Advice from a CFO: Use Tax Season as a Springboard to Strategic Planning

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Envision the Future Using Real-time Data and Analysis

By Michelle Ryan, CPA

During tax season our thoughts naturally turn to, well, taxes. But this is a great time of year for business owners to look to the future and do some strategic planning. We know the results of last year, and we have a full year’s worth of data to guide us. This is a time to think about the opportunities of the coming year, but also to extend our thinking around a three-year plan.

Perhaps the biggest thing 2020 taught us is that we can’t just draw one dot. There are multiple paths to reach our goals. We may have to adapt and change as market conditions shift or the broader economy presents either threats or opportunities.

Toward that end, it may be misleading to use 2020 business results for comparative purposes. If your business was hit hard by the COVID-19 pandemic and your revenue was down significantly, using 2020 data points as a benchmark could cause you to come up short when you set goals for 2021 and beyond. Consider looking at 2019 and even 2018 as benchmarks. See where the trends were headed before COVID-19 and ask whether they are still realistic.

Paycheck Protection Program (PPP) loans, the Employee Retention Tax Credit (ERTC) and many other benefits created by the Coronavirus Aid, Relief and Economic Security (CARES) Act are complicating factors in the 2020 financial results for many businesses. Talk to your advisors about how they will impact your results, your taxes, and your strategic planning.

If you switched gears in 2020 to respond to new marketplace opportunities that were created by the COVID-19 crisis – perhaps adding masks, personal protective equipment or hand sanitizer to your product lines – will those products still be profitable for you when business gets back to normal?

Revenue growth is one of the biggest questions to deal with when devising or updating a three-year business plan. There are some variables you can control, and others you can’t. Set a goal and a strategy to meet it but understand that at some point the strategy may not work anymore. Build flexibility into your plan so you can pivot to what your model should look like when it’s necessary to respond to realities on the ground.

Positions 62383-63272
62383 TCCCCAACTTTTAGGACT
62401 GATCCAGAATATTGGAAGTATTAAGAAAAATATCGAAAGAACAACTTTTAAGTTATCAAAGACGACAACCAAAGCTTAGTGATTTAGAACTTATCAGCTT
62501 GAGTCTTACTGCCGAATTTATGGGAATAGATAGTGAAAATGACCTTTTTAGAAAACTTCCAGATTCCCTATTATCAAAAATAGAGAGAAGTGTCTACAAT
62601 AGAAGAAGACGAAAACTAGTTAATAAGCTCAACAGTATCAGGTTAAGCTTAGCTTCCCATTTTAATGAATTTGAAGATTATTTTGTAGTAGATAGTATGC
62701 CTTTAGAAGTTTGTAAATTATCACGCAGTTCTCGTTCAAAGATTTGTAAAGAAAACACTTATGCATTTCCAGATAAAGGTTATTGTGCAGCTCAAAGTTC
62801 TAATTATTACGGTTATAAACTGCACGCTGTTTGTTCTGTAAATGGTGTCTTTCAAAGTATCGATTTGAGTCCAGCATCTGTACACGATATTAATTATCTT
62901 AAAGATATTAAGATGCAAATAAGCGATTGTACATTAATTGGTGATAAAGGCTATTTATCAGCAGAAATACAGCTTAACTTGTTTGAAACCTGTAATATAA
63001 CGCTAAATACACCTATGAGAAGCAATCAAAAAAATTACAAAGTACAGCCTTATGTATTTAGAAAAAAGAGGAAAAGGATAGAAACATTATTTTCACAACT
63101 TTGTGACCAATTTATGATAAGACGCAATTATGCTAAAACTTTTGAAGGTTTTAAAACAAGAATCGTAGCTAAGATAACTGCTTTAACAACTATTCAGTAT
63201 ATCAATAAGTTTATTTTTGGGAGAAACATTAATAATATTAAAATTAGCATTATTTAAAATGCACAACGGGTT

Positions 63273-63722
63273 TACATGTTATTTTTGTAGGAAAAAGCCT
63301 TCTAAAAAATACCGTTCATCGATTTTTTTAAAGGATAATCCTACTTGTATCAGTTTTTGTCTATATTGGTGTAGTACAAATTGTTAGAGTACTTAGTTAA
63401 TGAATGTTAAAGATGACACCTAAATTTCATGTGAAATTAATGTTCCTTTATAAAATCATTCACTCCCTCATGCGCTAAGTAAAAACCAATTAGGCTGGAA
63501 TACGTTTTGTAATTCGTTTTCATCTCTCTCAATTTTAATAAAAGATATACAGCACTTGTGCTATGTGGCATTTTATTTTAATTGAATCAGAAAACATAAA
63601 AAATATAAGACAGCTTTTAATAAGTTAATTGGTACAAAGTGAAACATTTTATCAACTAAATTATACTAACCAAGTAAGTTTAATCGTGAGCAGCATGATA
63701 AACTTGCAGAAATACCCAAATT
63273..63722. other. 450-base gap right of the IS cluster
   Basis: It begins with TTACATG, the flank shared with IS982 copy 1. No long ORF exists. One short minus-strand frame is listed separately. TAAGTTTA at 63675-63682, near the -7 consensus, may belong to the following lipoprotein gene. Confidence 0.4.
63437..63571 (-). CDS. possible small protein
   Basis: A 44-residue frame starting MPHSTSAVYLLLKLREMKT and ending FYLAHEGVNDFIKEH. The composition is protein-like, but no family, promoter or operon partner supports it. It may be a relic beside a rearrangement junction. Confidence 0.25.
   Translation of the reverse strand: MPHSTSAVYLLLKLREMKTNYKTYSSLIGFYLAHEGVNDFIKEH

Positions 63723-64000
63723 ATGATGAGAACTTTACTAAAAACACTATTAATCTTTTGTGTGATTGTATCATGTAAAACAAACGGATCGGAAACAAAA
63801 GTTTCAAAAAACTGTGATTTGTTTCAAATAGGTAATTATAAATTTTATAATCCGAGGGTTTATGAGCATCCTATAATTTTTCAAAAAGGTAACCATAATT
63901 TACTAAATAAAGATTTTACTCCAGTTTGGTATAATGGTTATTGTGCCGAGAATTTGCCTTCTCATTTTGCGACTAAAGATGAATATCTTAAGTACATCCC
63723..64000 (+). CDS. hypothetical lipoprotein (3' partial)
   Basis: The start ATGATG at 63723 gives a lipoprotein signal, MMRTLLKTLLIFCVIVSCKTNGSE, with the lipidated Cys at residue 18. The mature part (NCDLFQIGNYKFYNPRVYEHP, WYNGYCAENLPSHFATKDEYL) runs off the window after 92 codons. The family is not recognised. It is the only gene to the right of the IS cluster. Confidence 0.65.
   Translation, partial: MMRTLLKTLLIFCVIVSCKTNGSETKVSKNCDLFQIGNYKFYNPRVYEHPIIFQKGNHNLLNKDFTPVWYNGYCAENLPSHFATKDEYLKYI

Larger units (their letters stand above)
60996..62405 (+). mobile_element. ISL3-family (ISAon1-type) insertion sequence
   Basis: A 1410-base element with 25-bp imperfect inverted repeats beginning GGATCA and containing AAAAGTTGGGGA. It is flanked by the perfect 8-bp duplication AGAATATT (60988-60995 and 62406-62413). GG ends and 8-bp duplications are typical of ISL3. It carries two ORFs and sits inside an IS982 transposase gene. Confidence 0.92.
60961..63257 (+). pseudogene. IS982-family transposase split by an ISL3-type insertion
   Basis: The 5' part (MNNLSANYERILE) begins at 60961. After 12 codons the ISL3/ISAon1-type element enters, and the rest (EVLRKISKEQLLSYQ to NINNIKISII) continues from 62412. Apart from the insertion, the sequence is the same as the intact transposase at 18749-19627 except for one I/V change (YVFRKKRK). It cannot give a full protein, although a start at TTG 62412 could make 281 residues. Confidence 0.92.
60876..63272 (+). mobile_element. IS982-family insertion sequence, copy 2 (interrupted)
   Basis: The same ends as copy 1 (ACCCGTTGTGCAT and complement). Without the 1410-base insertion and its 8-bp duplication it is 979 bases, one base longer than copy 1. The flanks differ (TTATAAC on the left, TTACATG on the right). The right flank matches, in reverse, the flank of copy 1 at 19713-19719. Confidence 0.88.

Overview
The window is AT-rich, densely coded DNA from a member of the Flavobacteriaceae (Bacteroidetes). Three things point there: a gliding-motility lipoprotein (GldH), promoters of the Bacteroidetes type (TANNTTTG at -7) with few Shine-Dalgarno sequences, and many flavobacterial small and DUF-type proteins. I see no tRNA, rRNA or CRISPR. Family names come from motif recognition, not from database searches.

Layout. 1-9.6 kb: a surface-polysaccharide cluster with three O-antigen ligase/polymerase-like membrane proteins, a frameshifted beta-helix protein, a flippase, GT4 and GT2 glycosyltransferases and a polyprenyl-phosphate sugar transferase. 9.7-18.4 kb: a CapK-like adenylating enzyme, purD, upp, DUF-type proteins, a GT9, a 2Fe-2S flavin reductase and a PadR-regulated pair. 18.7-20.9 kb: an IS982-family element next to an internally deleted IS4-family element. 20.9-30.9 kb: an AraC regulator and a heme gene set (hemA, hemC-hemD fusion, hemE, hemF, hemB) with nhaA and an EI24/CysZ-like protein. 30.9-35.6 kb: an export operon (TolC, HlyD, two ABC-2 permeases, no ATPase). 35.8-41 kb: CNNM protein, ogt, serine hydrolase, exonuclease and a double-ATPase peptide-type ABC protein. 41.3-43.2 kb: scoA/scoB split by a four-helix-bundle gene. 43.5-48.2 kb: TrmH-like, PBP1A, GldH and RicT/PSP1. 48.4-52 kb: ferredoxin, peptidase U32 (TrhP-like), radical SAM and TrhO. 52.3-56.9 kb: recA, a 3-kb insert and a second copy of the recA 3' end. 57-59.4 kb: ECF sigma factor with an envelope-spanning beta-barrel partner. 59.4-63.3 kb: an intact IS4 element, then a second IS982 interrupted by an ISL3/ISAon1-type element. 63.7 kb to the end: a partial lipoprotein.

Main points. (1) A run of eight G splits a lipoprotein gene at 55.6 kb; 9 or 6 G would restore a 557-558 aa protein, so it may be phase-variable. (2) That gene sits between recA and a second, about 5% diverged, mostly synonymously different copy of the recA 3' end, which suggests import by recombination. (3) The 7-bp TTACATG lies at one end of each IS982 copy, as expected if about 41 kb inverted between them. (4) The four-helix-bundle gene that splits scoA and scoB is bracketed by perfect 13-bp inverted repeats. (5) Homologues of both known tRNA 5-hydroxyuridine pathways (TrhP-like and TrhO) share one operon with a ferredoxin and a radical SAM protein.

To build maximum clarity into your plan, break down your business into different factors, such as clients and revenue growth, labor, overhead, and efficiency. You can work with your employees to make them more effective and you can invest in technology to create new efficiencies. But revenue is an outward market facing factor that you can’t always control as readily as you can with internal factors. You may need the flexibility to shift to a different customer group or tweak your product lines if traditional revenue sources just aren’t materializing in the changing market.

Best Practices

  • Have clear goals. Know your sales goals for each month and stay on track to meet them. Communicate internally with your team about the goals, and if there are sudden changes in the market, adapt your goals and tactics.
  • Consider investments in technology that can help reduce headcount and make production more efficient.
  • Look at investments in infrastructure than could help your business grow. Businesses that have pivoted well in the past couple of years are investing in processes, procedures and systems that give them vital information to make better informed decisions.
  • Maximize your use of real-time financial data. If you got something wrong in 2020 and you’re still unaware of it in the first quarter of 2021, that’s a problem. You can make decisions faster with real-time data because the decisions are based on data rather than guesswork. You’re not waiting for your tax preparer to tell you how 2020 looked because you already know. With real-time data, you’re building on your story throughout the year.

Using tax season as a time for a strategic reset gives a business owner a platform to envision the near-term and long-term future, utilizing current data to inform a new strategic plan. If you would like to discuss how you can maximize the value of your data, contact your Adams Brown advisor.